One game worth checking out is against New Albany. The heated rivalry dates back to 1909 and a packed gym is expected when the Bulldogs come to town. The game takes on a college feel with a bolstered student section and pre-game ceremonies that are passionate and engraved in the hearts of many in town. The Jeffersonville/New Albany rivalry is at 160 games as of this writing.


Neighborhood 4

Jeffersonville is located across the river from Louisville, Kentucky, but offers enough dining and entertainment that might keep you in Indiana. Main Street borders the Ohio River and is home to the Big Four Bridge, which is a pedestrian-only crossing that offers a spectacular view of the Louisville skyline and the many barges that pass underneath. Some markers detail the history of the bridge that was first constructed in 1895.


Downtown Jeffersonville features shops and restaurants, infused with local traditions and buildings that have been repurposed. Pearl St. Taphouse, Big Four Burgers & Beer, and The Barrelhouse on Market are three top choices. If you are looking for more wallet-friendly places, visit Orange Clover Kitchen or Ann’s By the River. Pearl St. Game & Coffee House pours some of the best coffee in the area, it is ridiculously smooth.


Howard Steamboat Museum & Mansion is a great way to spend an hour or two, or one can simply cross the river into Louisville and explore other great museums, fine restaurants, and plenty of bourbon distilleries and craft breweries. A few miles down the interstate in New Albany is one of the area’s best breweries. The New Albanian Brewing Company Pizzeria & Public House is both a great place for locally brewed beers and homemade pizza.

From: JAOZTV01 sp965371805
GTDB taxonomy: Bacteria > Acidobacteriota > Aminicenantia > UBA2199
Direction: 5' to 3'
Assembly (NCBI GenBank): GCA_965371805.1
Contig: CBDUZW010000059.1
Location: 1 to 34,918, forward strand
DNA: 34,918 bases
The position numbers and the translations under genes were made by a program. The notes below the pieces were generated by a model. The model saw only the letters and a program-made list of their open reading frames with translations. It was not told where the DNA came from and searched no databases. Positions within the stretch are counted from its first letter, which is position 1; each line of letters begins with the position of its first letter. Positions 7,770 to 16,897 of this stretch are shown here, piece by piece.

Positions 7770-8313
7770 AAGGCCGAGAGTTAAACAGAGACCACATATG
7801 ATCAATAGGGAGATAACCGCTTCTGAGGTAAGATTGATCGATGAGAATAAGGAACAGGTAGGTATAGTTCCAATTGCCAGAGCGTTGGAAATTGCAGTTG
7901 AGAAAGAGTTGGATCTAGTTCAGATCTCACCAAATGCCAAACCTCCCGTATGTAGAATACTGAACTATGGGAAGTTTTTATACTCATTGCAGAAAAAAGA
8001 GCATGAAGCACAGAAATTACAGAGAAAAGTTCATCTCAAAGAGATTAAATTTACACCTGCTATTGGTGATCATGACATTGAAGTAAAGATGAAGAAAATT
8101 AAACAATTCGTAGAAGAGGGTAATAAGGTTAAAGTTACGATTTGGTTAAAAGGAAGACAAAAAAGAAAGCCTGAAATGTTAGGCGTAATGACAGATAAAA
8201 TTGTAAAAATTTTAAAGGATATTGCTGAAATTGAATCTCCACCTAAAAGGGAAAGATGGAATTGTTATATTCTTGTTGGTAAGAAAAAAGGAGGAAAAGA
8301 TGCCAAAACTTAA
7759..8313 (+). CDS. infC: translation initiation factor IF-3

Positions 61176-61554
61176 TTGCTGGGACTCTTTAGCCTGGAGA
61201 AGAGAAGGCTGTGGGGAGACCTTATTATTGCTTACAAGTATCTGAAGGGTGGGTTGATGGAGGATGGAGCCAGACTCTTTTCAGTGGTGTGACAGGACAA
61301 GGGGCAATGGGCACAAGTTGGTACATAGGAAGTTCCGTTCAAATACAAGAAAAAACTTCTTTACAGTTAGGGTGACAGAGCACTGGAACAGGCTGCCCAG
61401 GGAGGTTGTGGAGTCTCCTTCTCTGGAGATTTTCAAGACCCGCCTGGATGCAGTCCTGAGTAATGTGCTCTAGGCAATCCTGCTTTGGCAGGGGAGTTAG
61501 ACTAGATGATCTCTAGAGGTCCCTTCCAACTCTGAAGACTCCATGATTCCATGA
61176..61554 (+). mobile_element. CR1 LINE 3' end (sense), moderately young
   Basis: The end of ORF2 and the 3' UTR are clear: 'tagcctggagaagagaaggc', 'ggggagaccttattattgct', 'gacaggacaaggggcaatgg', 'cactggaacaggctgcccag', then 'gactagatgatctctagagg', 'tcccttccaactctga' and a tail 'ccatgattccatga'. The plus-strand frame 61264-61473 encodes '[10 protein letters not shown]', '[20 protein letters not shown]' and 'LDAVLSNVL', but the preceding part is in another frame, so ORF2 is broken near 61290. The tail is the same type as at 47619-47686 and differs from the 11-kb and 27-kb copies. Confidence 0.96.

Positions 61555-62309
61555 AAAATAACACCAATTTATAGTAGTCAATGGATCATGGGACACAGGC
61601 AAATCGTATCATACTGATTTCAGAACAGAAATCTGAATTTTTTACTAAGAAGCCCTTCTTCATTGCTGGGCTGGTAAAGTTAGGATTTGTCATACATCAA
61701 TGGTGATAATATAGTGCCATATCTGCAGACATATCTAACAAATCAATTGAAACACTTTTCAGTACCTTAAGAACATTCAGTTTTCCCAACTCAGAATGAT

Fans 3

The Red Devils fans have a long history with their basketball and rivalry games against nearby New Albany High School would be the game you would want to attend during the season. The fan base does its best rooting for their hometown team and when you are in this part of the state, basketball roots run a little deeper.


Access 3

Johnson Arena is a nice-sized facility that is extremely easy to get around. There is plenty of parking located outside of the main entrance and it’s located only a few miles from the I-265. However, one should use their GPS when traveling by car. There are bathrooms on both levels of the facility and seats and exits are marked for fans inside the main gym.


Return on Investment 4

The Johnson Arena is your typical basketball gym from the 1970s and when it is filled, one begins to understand the term Hoosier Hysteria. Ticket prices are $6 and concession prices are less than $2.50. The main lobby offers a nice collection of basketball traditions and plenty of accolades from the various school sports teams. Visitors also get to enjoy some quality time along Main Street in downtown Jeffersonville. It’s a very charming city that is nice to visit during the basketball season, but perhaps more appealing during the warmer months of the year.


Extras 2

The Johnson Arena receives a point for the interactive display of the 1993 state championship team. Fans can press a button to hear the final 39 seconds of the radio broadcast from that magical season that resulted in the school’s first state championship after several finishes as runner-up.


The Johnson Arena receives its last point for being located in a very pretty town that offers a lot to do before and after the game. The Main Street area has great restaurants and places to grab a drink and you can also take a nice walk across the Ohio River into Louisville if that strikes your fancy. The Big Four Bridge is also a nice attraction that is a perfect way to get a little walk on a warm day.


Final Thoughts

There is a lot to enjoy about watching a basketball game at the William Johnson Arena including easy access off the interstate, a charming Main Street, proximity to Louisville, and affordable concession prices. There is a lot of history on display, but easily could be more from a basketball program with over 100 years of operation and various seasons of winning basketball. If you are ever in the area, check to see if the Red Devils are playing a game at the Johnson Arena.